Alongside the CPI data released earlier which showed the smallest possible broad price increase, when considering that previously the BLS reported flat nominal hourly wages in September, it implied that real wages declined once again. Sure enough, in a separate report today, the BLS announced that real average hourly earnings (in constant 1982-1984 dollars) declined once again, this time from $10.34 to $10.32, a -0.2% drop from past month. This also means that since March, there has been just one month in which real hourly wages have increased, and that was mostly due to the outright deflationary print the BLS reported last month.
Put another way, those individuals responsible for running the largest companies in the US, who know more about their companies’ growth prospects and the economy have used the Fed’s policies to cash out.
Remember when banks said to ignore "one-time, non-recurring" legal fees because they are going away? Well, JPM yesterday showed they aren't. But it was Bank of America today which was slammed with the latest whopping $5.3 billion pretax litigation charge, which pushed its EPS once again into the red. But wait, there's great news: the loss of $0.01 is really a $0.42 non-GAAP adjusted profit if one "adds back" the $0.43 in litigation charges.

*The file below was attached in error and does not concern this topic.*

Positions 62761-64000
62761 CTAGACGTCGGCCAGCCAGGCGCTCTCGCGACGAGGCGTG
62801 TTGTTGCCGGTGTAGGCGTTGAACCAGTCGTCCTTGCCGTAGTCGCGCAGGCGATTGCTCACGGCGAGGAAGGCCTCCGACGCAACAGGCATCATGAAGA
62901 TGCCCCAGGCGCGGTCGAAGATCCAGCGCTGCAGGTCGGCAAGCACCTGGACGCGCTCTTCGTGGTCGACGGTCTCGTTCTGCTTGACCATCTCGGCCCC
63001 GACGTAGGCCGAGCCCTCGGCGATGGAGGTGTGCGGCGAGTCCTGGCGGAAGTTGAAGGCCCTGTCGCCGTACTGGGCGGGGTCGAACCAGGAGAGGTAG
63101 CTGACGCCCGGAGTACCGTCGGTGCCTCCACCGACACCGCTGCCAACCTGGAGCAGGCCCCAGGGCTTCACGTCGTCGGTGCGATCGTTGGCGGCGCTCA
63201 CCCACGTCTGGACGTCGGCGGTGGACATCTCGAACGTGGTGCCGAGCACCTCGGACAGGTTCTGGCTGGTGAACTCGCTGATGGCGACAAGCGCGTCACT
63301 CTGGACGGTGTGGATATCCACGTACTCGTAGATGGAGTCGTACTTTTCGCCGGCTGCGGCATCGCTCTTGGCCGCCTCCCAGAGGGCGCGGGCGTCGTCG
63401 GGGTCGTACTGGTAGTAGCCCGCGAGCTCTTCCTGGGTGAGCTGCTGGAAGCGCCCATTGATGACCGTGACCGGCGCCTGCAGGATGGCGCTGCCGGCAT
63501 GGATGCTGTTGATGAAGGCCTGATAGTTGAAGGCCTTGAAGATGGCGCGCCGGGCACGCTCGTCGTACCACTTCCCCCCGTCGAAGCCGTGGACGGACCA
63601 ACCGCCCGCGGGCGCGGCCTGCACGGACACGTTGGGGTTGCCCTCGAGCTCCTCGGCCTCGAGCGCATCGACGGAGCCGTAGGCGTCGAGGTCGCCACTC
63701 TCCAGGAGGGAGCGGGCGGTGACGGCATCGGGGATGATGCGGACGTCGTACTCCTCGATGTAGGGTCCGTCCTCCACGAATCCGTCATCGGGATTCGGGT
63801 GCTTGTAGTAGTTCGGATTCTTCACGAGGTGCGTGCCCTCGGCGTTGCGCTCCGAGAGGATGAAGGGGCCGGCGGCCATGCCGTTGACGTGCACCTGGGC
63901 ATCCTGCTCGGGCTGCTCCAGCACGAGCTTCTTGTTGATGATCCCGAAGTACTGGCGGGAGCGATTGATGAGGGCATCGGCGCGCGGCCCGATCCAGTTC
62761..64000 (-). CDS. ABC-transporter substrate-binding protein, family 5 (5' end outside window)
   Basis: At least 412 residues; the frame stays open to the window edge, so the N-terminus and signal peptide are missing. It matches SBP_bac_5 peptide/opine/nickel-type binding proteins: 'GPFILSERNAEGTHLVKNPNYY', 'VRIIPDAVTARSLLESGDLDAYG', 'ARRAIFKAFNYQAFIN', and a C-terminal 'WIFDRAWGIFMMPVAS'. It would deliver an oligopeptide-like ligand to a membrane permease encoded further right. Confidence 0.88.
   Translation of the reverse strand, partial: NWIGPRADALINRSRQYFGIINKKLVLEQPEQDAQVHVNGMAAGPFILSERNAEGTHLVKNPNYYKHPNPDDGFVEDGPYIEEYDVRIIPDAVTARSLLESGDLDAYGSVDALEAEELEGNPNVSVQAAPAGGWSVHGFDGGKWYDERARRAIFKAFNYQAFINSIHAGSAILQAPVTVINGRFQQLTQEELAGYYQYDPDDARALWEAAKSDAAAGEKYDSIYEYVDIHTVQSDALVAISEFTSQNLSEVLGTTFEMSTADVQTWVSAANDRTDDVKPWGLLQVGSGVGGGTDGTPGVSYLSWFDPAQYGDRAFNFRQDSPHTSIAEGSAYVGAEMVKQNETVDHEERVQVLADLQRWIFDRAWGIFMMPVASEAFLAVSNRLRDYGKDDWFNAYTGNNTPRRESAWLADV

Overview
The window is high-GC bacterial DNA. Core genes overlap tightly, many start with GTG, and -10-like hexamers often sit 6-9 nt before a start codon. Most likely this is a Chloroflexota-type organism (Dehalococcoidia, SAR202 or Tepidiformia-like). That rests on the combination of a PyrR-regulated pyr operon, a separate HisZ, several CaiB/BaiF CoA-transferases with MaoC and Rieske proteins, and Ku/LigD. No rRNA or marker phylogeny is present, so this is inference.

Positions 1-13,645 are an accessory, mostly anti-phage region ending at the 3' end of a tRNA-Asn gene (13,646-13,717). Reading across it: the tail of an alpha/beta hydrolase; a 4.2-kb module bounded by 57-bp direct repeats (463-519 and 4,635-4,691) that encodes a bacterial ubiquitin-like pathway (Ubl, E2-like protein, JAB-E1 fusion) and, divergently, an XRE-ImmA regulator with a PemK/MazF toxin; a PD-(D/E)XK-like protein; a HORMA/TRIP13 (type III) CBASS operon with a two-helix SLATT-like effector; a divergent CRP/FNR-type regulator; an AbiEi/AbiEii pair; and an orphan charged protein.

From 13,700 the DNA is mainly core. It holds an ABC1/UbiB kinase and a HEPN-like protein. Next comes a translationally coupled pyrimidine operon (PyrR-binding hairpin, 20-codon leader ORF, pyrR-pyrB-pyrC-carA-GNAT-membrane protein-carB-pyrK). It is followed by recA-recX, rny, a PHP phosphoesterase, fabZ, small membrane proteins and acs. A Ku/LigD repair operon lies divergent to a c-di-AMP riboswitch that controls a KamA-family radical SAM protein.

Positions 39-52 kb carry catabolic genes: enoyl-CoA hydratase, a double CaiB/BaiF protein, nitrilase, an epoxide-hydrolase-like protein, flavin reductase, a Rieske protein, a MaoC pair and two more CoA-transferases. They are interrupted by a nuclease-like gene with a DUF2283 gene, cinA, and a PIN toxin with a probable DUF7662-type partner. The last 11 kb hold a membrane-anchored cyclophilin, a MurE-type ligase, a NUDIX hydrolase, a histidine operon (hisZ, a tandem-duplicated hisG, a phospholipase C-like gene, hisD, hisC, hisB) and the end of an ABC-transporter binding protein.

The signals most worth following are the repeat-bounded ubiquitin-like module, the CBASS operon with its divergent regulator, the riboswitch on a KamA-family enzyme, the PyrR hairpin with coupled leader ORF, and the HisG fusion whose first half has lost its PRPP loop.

The old adage that if something is repeated often enough it is soon assumed to be true couldn’t be more apt with respect to the Fed’s 2% inflation target. That Keynesian central bankers peddle this nostrum with a straight face is amazing in itself, but it is at least understandable because it gives them a reason to keep the printing presses humming. That journalists repeat it with no questions asked is even more remarkable. It proves that the impending replacement of financial journalists with robo-writers may not be so bad after all. It won’t make any real difference.
A year after the Fed injected $1 trillion into the stock market, the US economy was supposed to show stable, benign inflation north of 2%, validating stable, benign "growth" and pushing yields well into the mid-3% range. It failed to do that, stumping many a Keynesian hack who can't explain how it is possible that inflation (at least the variety measured by the BLS, not the real type, like food, energy, tuition costs, and healthcare which is considered largely irrelevant) has so far failed to spring up. For all those hacks, here is the answer in one simple chart.